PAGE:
Brian Eno has been speaking about his return to singing live as part of a concert in London.
Eno has previously appeared at various Stop The War marches
The former Roxy Music musician and producer, who has organised the concert will sing in Arabic with rising Arabic rock star Rachid Taha. The other acts on the bill will be Imogen Heap and Nitin Sawhney.
Eno has previously played with Taha in Paris, Moscow and St Petersburg.
The show is in aid of the UK's Stop The War Coalition - to be held on 27 November - a pressure group founded to oppose to the war in Iraq.
Eno, who has a long history of political activism, told BBC World Service's The Music Biz programme that all high-profile musicians had an "unfair advantage" and that they had a choice of how they used it.
"If you're in the arts or some kind of celebrity, you get the microphone pointed at you," he said.
"You can either choose to ignore that, and carry on talking about yourself, or you can say, 'Here's a chance to exert some sort of pressure for change.'
"I think if somebody doesn't do something about it - even if its only a baffled confused artist - nothing's going to get any better."
Eno, who first discovered Arabic music while on holiday on the Mediterranean coast in the mid-1970s, is particularly enthusiastic about the hybrid Arabic rock that Taha makes.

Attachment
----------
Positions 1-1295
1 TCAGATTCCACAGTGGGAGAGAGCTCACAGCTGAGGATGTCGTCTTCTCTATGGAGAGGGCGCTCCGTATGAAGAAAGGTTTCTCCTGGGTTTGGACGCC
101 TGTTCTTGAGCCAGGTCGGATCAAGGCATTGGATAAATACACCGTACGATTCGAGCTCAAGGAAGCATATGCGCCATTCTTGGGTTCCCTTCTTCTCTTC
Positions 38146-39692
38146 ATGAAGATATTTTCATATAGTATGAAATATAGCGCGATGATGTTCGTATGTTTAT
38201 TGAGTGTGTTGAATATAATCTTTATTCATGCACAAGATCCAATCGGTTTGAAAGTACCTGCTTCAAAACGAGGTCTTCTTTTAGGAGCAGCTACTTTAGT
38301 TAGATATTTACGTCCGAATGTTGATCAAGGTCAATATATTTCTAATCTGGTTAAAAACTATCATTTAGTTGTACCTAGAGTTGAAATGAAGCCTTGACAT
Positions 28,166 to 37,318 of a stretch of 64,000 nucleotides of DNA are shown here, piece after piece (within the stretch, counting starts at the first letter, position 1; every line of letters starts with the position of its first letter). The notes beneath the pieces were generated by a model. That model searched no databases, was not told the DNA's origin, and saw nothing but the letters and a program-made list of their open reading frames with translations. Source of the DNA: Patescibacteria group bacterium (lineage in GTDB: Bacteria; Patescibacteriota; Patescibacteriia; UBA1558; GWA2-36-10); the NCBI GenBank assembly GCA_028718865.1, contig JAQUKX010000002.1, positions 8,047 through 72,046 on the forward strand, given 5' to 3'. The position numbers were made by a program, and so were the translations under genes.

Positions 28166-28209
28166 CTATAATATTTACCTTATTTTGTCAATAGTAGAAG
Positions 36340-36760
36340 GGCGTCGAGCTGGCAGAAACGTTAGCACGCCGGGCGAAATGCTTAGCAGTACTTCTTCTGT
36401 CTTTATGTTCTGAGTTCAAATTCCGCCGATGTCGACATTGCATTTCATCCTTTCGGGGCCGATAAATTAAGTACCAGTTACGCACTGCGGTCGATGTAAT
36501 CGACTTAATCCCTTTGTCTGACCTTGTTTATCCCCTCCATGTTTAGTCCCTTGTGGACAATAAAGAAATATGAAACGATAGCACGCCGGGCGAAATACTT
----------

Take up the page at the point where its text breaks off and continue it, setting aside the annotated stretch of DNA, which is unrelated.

"I think, really, in some ways it's the future," he said.
"For me, it would be so fantastic - it would be a social revolution if Rachid became a big star in America."
The concert is a continuation of Eno's recent return to vocal performance.
His recent album, Another Day On Earth, was his first solo album of songs since 1974.
Eno said he had however, been maintaining his interest in singing by forming an a cappella group which meets every week. Occasional members are other high-profile singers including Annie Lennox, Jason Donovan and Belinda Carlisle.
Meanwhile, Eno also explained that he has been busy with three art installations, in Munich, Lyon, and Beijing.
In particular, he explained how the one in Beijing - entitled Alter Of The Sun - had been inspired by the senior citizens who inhabit the public park in which it is set.
As a result, he made a piece he hoped they would like, featuring a walled circle containing the sound of 16 separate bells recorded on 16 CDs.
"My mother died this year like most old people in England - in a home, having been propped up in front of daytime television for the last 10 years of her life," Eno said.
"I went to these parks in Beijing, and there are groups of old people doing ballroom dancing together at 7.30 in the morning, Tai Chi, playing chess - one 76-year-old lady teaching a 66-year-old lady how to do tap dancing.
"These are all oldish people - some people were 95 - and they all looked like they were enjoying their lives and enjoying each other's company.
"I thought this was possibly the biggest social revolution we could make - to get the idea back that the end of your life is a time of joy and fulfilment, rather than a time when you're swept off into the corner and forgotten about."